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Before the Second World War, companies that produced the ARO oxygen rebreather were already present in Italy.

Through an initiative of the Italian Navy, the production of this equipment went to a single group called SIAS, which later changed its name to SALVAS, based in Rome and, some time later, moved its offices to Castelnuovo di Scrivia, where it is still located.

Immediately after the war, ARO continued to be the protagonist of the Italian diving tradition.

PIRELLI, a famous industry with a tradition in tires, manufactured diving equipment for the Italian Navy during World War II. Among them, the rebreathers ARO, whose models were POSEIDON and POLIFEMO.

The Italian surgeon, Alberto Novelli, who was reigning in the titles with Ennio Falco, was a free diving champion between 1951 and 1956.

Novelli, along with technician Peter Buggiani, patented the first two-stage regulator that was marketed by PIRELLI in 1959. Novelli was a consultant to the Center for Underwater Exploration of Italy.



Through his research, Alberto Novelli, has came to the conclusion that the air in the upper respiratory tract of the diver had not been used in the respiratory process, while the air of the diver's lungs contained the lowest oxygen levels and the highest levels of carbon dioxide.

Your project took this information into account for the manufacture of the first two-stage regulator. Named EXPLORER, Buggiani-Novelli patent, was produced in three models: MAIOR, STANDARD and MINOR. It was the first two-stage regulator produced in the world.



During expiration, the unused diver's air expanded the shells of the new Explorer regulator, closing the demand valve and activating the operation of a stainless steel cable. This cable allowed opening of the exhaust valve in the mouthpiece, which allowed the remaining exhaled air (already used by the diver) to escape into the aquatic environment.

After the inhalation, the air that was in the upper part of the airways and had been stored in the bi-valves shells, was re-breathed. With this, the closing of the chamber activated the demand valve for a new fresh air charge from the cylinder.



Cleaning of the hose/regulator assembly was similar in operation to other double hose regulators without non-return valves. If the diver lost his mouthpiece underwater, it should go up a bit and with the free flow generated, like that in any other double hose regulator of that time, would have the water removed from the hose.

However, none no-return valve could be used in this regulator model since the single hose worked for both: inhalation and exhalation.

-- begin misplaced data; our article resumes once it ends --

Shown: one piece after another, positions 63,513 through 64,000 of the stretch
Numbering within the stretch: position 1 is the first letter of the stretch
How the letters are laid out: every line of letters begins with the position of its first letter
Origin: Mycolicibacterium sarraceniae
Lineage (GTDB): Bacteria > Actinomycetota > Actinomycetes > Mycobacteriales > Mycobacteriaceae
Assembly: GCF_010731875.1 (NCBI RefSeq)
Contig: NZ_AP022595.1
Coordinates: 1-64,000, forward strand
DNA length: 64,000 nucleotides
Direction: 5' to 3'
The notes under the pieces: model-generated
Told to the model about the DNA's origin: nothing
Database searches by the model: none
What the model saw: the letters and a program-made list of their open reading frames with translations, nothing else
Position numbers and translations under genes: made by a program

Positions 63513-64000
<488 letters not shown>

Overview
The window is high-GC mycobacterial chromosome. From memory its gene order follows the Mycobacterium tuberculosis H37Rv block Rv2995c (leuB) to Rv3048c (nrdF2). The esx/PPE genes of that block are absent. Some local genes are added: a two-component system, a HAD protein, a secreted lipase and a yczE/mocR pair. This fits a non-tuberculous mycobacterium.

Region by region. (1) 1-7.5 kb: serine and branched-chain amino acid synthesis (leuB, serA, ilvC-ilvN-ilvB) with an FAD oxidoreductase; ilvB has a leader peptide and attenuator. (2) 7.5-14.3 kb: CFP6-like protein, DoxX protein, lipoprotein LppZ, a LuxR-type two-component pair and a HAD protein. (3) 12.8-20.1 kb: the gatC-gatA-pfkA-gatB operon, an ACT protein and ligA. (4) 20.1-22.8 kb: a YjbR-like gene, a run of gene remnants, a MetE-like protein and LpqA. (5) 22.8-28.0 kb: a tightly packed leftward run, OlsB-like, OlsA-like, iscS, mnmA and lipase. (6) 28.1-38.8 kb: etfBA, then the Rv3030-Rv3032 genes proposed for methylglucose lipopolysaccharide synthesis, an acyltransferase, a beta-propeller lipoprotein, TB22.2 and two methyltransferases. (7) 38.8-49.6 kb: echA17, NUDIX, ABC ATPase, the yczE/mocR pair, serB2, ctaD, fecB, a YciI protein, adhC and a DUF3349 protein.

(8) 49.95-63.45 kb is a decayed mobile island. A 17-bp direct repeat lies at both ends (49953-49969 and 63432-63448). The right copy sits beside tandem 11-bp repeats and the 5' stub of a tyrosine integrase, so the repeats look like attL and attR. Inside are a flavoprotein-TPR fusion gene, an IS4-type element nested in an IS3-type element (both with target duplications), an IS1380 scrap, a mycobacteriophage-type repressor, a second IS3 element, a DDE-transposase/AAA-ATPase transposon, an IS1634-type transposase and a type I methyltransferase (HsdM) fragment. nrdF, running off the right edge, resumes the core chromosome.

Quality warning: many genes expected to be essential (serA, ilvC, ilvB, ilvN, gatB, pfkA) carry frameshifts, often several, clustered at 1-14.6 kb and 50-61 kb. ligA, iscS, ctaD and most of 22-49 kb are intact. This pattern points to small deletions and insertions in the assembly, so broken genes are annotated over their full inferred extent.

If a serious problem occurred, such as flooding the hose and regulator camera, it was enough for the diver to manually compress the shells, which activated the inhalation valve and drained the hose through the mouthpiece and exhaust valve.

In August 29, 1959, along with Falco and Cesari Olgiaji, Novelli broked up the world record, using a Explorer regulator, reaching the depth of 131.35 meters, in a dive that lasted one hour and twenty minutes. 



The first stage of the regulator was coupled through the yoke to a cylinder in the inverted position. The bi-valve shell lung, the second stage of the regulator, was clipped at the height of the diver's left shoulder and received air through a medium pressure hose. The shells were chrome-plated brass and had the oval shape in Explorers (Maior and Standard) models.

The Pirelli MAIOR model had the largest shells and were double-walled. Among the shells was a bellows-shaped rubber sheet, which was fastened in the furrows of the shells by metal clamps.



The Pirelli Explorer Maior and Explorer Standard versions had the same first stage that reduced cylinder pressure to an intermediate pressure of 43 PSI.

The Minor Explorer was the later version created in 1960. This model already features the shells in the rounded format.



The stainless steel cable was attached to the regulator mechanism on the top cover (regulator lever) and was placed through the hose for an adjustable fit on the mouthpiece. The exhaust valve was nothing more than a screw with a rubber washer and the cable connected.

The Pirelli Explorer regulator was imported and distributed in the United States by the company Sport-o-Mation from Los Angeles.



In 1968, PIRELLI stopped the production of diving equipment for the Italian Navy.




1. http://history.flyer.it/rebreathers/Italiano/sezioni/storia/frameset.htm

2. HDS NOTIZIE N. 34 - Settembre 2005 - http://www.hdsitalia.com/

3. http://www.omg-italy.it/uk/storia.html

4. Historical Diver Magazine #31 - Pirelli Explorer by Kent Rockwell


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